The students, parents, and administration of Little River Elementary took the initiative to begin a Food Recovery Program at their school two months ago and the program is off to a terrific start! Since March, when the program was launched, the school has provided the pantry with over 650 pounds of “recovered” food.
Basically, the program starts with the students. Rather than throwing away food that they would have otherwise not eaten, they are setting it aside at the end of their lunch. This includes unopened items such as milk cartons, chip bags, and fruit cups. The food is saved and stored by school personnel until a weekly volunteer collects the items and brings them to the pantry. The pantry then distributes these items to families in need. Some of the items are donated right back to local LCPS students through the pantry’s weekend backpack programs.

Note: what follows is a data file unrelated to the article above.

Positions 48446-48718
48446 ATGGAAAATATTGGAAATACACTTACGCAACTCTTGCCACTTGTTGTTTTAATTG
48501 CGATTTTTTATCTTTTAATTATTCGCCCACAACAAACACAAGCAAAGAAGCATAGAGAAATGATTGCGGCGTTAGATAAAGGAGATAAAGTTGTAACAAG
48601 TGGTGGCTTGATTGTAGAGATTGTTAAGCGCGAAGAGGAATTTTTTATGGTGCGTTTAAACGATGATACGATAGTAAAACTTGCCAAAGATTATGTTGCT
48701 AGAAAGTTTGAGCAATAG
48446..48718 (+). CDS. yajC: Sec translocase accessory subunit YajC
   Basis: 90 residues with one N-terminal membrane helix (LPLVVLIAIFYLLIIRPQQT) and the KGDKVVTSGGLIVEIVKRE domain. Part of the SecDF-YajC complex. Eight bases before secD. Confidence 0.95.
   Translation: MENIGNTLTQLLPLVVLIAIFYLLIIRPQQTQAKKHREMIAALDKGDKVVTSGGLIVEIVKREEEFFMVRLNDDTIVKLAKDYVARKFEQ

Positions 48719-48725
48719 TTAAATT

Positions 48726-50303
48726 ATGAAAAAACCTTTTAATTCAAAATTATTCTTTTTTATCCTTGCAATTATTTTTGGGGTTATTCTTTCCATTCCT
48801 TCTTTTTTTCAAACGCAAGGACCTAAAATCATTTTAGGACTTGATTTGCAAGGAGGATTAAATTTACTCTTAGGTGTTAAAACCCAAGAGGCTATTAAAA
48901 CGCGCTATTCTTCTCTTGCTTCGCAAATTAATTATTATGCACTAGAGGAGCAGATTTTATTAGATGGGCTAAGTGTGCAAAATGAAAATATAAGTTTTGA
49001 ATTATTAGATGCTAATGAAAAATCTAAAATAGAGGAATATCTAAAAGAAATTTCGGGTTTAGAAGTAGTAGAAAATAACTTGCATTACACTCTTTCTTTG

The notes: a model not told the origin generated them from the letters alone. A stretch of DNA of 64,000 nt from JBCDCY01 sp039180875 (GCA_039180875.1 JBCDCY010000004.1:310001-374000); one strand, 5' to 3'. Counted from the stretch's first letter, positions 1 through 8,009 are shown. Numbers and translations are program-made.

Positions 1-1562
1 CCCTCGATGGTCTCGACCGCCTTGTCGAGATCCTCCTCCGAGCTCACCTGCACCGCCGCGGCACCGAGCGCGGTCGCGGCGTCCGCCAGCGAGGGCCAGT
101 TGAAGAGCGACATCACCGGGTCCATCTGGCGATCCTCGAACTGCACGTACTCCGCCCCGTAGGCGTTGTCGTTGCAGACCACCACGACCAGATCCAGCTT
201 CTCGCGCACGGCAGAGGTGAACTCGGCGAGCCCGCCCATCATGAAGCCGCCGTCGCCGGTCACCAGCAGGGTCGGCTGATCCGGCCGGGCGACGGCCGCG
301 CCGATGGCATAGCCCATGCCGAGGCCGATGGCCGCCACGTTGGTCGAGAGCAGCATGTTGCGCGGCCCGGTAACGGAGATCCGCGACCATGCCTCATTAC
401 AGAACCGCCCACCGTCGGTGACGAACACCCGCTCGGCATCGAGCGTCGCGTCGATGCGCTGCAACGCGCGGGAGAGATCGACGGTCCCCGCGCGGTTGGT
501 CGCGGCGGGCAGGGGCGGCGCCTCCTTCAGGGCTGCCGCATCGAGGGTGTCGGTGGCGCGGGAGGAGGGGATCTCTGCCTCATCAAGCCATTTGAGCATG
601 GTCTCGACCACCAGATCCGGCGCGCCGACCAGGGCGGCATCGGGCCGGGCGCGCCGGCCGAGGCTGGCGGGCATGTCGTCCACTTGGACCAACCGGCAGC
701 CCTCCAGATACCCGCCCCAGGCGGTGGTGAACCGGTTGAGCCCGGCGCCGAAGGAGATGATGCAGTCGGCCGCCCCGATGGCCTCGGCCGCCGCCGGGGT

This is a win-win situation for everyone involved. It is a great example of the school system, LCPS, working with local community organizations to provide for citizens in our county and at the same time reduce waste. In 2011, the Virginia Legislature introduced the School Food Recovery Act to allow schools to donate leftover food and to protect them from any liability. LCPS launched a pilot program in 2014 with several schools and last December, the School Board voted to expand the program. Food recovery can also be done with school breakfast programs and CASA. Schools wishing to begin their own Food Recovery program should first speak with the principal of their school and then can reach out to the Food Pantry closest to them.
We are so grateful for the work of the staff and students at Little River Elementary and we look forward to working with other Dulles South schools in the future to reduce waste and reduce food insecurity in Dulles South. Contact email@example.com if you’d like more information.